News, Culture & Society

Toxic gases from Indonesian volcano sends 30 to hospital

  •  Some 200 people evacuated from slopes of Mount Ijen, Indonesia
  • The active volcano began spewing clouds of sulphuric gas Wednesday
  • More than two dozen taken to hospital with vomiting and breathing difficulties  

Some 200 people have been evacuated with 30 needing hospital treatment after an Indonesian volcano belched thick clouds of sulphuric gas on Wednesday.

Residents were treated for vomiting and breathing difficulties after Mount Ijen in East Java province began spewing out noxious gas.

A popular tourist and mining site on the slopes of the mountain had to be closed until further notice.  

Danger: Mount Ijen is seen the day after the crater was closed to visitors and many residents living on its slopes were forced to flee to avoid toxic gas near Bondowoso, East Java, Indonesia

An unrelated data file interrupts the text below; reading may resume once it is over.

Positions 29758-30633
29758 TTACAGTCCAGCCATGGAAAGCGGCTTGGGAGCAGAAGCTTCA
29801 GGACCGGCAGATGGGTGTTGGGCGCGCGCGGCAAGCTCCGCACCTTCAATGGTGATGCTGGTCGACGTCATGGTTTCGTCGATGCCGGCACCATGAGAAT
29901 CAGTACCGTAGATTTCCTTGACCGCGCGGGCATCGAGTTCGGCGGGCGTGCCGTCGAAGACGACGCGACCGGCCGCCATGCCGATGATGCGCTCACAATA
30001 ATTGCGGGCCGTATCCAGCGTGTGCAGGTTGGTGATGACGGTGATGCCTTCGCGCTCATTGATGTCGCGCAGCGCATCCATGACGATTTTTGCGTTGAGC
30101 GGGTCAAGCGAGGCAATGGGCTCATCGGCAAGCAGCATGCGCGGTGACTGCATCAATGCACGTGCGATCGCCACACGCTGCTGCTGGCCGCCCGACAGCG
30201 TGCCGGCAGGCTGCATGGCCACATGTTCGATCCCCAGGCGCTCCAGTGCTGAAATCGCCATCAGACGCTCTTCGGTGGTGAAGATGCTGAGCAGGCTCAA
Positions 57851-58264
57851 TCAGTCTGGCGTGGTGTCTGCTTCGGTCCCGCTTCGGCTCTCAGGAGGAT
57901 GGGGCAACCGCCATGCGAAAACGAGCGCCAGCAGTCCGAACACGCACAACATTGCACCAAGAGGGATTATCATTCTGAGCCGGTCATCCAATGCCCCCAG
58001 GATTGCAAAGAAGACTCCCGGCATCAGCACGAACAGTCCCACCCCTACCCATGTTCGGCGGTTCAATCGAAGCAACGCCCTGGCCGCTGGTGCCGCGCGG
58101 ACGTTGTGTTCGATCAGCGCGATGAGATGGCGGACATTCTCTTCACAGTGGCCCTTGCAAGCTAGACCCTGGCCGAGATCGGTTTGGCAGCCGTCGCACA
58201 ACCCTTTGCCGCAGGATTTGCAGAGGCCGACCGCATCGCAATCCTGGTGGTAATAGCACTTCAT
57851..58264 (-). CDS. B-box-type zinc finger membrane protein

‘Because of this incident, the public – tourists or miners – are not allowed near the crater until further notice,’ said Sutopo Purwo Nugroho, spokesman for the national disaster mitigation agency.

There was no increase in seismic activity, Nugroho said. 

Mount Ijen is one of 129 active volcanoes in Indonesia, a vast archipelagic country made up of more than 17,500 islands.

The crater is a popular site for tourists and miners, who dig up hardening yellow sulphur to sell for use in everything from cosmetics to matchsticks. 

The volcano regularly puffs out small amounts of noxious gases but the site stays open to the public.

Around five million of Indonesia’s 250 million people live and work near volcanoes, according to authorities, largely because of the fertile farming soil.